April 3, 2018

Most Tiger Reserves in Southeast Asia are Below Par. This must Change

Most Tiger Reserves in Southeast Asia are Below Par. This must Change

A Bengal tiger is on a prowl. India has the world's largest tiger population with some 2,500 animals left in the wild. Photo Credit: Flickr

Out of 112 tiger conservation areas in 11 countries around Southeast Asia and farther afield, only a little over a tenth (13%) meet global standards. Worse: a third of these areas are at risk of losing their tigers because of inadequate protection and poor management.

This is according to a new survey by the watchdog Conservation Assured Tiger Standards (CA|TS), which monitors tiger reserves around Asia.

Sad? You bet.

To protect Malaysia’s last tigers, you’ll need to protect their forests. Photo Credit: Wallpaper Pulse

In the survey the group’s researchers evaluated management practices at 112 sites in 11 tiger range countries, including Malaysia. These sites cover more than 200,000 square kilometers in all and account for some 70% of the world’s remaining wild tiger population. In addition to Malaysia, the countries surveyed included Thailand, Myanmar, Indonesia, Cambodia, Nepal, India, Bhutan, Bangladesh, China and Russia.

“[B]asic needs such as enforcement against poaching, engaging local communities and managing conflict between people and wildlife, remain weak for all areas surveyed,” the researchers note. Somewhat more encouragingly, they add that at two-thirds of the sites management practices were found to be “fair to strong,” which gives us some hope that resident tiger populations could be saved in coming years from further harm.

The gravest threat facing wild tigers, in addition to habitat loss, has been the threat of poaching. “From whisker to tail, every inch of a tiger is valuable to poachers and traded in illegal wildlife markets,” says Ginette Hemley, senior vice president for wildlife conservation at the World Wildlife Fund for Nature (WWF). “The fight to save tigers has united governments and conservation organizations, but wild tigers won’t rebound until there are enough boots on the ground protecting them.”

Yet despite the ever-present danger of poaching staff at most reserves are ill equipped to protect local tigers. At 85% of the areas surveyed staff do not have the wherewithal to go on patrols often enough, while at 61% of the areas in Southeast Asia there is only very limited anti-poaching enforcement in place, according to the researchers. Much of this has to do with a lack of funding, especially in Southeast Asia where only a third (35%) of areas have robust enough finances, as opposed to 86% of sites in South Asia, Russia and China.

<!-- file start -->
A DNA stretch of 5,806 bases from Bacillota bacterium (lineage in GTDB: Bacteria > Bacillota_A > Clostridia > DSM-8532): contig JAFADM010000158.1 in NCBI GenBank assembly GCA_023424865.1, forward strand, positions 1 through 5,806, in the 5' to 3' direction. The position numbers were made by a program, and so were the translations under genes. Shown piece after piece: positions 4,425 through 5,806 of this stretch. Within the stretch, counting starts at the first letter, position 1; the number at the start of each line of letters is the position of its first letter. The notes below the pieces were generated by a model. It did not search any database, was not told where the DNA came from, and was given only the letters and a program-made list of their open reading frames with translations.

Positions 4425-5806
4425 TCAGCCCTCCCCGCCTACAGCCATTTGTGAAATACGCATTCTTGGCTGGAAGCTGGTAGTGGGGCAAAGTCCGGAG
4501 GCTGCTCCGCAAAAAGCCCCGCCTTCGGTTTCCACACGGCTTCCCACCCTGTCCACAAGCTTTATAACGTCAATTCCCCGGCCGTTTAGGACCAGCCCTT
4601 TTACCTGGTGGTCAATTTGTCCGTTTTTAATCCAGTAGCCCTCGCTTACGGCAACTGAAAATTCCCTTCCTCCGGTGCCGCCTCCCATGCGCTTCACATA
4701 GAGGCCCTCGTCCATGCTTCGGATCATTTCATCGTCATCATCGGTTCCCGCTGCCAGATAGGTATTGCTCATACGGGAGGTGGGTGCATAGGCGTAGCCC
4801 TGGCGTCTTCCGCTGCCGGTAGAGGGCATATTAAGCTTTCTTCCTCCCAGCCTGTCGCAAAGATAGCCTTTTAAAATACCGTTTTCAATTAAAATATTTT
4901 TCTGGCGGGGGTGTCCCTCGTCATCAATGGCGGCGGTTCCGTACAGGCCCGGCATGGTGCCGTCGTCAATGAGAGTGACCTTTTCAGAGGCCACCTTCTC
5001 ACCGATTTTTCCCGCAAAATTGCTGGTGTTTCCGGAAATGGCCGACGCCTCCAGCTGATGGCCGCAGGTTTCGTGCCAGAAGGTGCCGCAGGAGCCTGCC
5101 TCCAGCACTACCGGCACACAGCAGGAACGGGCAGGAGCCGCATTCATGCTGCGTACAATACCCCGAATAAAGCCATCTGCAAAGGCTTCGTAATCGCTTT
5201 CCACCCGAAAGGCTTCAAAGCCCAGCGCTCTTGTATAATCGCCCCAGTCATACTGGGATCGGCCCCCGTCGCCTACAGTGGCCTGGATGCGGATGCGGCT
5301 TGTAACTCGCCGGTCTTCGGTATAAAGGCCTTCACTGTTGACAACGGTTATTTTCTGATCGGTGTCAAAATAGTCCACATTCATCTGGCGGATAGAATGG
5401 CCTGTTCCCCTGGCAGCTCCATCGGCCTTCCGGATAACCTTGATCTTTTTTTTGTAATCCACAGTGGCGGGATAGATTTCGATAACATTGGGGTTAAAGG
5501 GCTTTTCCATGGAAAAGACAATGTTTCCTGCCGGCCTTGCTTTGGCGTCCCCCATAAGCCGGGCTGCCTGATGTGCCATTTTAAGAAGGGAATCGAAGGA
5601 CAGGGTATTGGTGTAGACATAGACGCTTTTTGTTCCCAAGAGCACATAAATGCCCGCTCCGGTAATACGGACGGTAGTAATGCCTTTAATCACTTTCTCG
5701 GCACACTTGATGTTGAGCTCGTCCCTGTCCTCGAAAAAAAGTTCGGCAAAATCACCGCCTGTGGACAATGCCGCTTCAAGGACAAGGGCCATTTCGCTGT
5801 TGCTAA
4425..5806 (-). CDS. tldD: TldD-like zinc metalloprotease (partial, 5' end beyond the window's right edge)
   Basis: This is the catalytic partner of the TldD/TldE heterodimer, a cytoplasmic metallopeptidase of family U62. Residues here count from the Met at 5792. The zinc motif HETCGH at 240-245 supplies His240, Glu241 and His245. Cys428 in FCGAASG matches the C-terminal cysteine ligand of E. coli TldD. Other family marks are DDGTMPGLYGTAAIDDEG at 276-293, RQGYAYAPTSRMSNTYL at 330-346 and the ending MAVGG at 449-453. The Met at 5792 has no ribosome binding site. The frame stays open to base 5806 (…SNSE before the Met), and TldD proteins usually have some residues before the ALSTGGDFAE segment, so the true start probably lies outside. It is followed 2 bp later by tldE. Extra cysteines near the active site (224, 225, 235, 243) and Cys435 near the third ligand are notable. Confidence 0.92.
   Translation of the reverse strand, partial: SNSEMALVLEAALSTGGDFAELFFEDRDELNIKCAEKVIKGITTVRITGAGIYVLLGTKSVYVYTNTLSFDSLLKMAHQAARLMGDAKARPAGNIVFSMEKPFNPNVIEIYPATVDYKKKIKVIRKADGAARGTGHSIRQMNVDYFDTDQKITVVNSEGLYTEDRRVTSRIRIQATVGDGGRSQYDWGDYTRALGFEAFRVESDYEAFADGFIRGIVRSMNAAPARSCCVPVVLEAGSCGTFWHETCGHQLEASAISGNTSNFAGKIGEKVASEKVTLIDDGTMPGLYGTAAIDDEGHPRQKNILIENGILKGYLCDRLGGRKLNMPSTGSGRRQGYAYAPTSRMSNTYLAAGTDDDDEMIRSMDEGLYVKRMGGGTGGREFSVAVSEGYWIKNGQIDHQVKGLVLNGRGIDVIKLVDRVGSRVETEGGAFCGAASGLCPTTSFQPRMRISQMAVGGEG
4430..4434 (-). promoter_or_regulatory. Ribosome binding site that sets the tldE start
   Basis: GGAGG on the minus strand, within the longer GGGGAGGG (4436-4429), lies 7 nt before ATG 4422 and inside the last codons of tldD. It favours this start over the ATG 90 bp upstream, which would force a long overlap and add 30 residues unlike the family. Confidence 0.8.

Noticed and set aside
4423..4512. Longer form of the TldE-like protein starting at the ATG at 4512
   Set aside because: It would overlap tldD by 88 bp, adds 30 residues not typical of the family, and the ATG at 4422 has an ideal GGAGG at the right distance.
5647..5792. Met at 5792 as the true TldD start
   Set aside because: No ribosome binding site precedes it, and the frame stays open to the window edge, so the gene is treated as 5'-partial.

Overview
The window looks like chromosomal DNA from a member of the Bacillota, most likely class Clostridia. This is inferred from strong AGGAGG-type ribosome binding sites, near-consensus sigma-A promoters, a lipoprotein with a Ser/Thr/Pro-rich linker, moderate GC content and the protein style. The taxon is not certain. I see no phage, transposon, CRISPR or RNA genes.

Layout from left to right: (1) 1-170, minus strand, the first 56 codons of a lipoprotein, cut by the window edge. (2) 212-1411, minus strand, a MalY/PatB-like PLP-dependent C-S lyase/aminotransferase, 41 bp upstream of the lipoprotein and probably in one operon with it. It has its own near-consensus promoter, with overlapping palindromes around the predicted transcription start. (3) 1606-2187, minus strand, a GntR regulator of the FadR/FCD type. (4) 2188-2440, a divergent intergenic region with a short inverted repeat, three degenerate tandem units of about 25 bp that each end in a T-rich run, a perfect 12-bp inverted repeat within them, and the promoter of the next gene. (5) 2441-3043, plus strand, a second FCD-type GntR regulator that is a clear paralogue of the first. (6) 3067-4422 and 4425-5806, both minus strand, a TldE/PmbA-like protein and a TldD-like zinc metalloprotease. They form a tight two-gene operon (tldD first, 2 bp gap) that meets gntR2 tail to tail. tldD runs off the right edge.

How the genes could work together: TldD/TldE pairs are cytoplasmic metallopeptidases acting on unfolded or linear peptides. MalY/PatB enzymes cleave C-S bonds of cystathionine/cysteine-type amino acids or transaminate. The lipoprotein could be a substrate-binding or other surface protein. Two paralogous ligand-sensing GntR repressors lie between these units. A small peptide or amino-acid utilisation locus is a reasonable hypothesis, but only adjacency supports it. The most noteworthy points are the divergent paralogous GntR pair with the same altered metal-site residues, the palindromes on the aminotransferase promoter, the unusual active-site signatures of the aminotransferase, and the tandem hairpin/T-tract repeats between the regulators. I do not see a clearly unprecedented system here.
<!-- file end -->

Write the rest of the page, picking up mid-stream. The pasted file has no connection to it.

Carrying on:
“Unless governments commit to sustained investments in the protection of these sites, tiger populations may face the catastrophic decline that they have suffered over the last few decades,” Michael Baltzer, chair of the Executive Committee of CA|TS, notes in a press release by WWF. “This funding is needed urgently, particularly for many sites in Southeast Asia to support recovery of its tiger population.”

Agreed. Conservation efforts can be costly, but they are worth the money. The priceless wildlife of countries like Malaysia needs to be protected even at great cost.

An image shared widely online shows young Malaysians posing with the body of a dead tiger. Photo Credit: New Strait Times

Make no mistake: time is running out on wild tigers. A century ago some 100,000 tigers roamed far and wide across Asia, several thousands of them in Malaysia alone. Today a mere 4,000 or so tigers remain, almost all of them beleaguered throughout their range from Indonesia to Russia.

In Malaysia only somewhere between 250 and 350 eponymous Malayan tigers remain in the wild, which is a great shame for a nation that prides itself on its wildlife and has long seen tigers as a talismanic national treasure (if only in principle).

The situation is dire in every tiger range country, however. India is home to around 2,500 tigers, which is over half of the world’s wild tiger population. Next come Russia with more than 400 tigers, Indonesia with almost as many, then Malaysia and Nepal with around 200. Even the loss of a few dozen more tigers in many of these countries could have catastrophic consequences for local tiger populations.

In order to boost wild tiger populations everywhere, or at least stop them from falling further, conservation efforts need to be strengthen. Governments have a vital role to play in that. “Ineffective management of tiger conservation areas leads to tiger extinction,” warns S.P. Yadav, an expert at the international conservationist outfit Global Tiger Forum.

“To halt and reverse the decline of wild tigers, effective management is thus the single most important action,” he elucidates. “To achieve this, long-term investment in tiger conservation areas is absolutely essential, and this is a responsibility that must be led by tiger range governments.”


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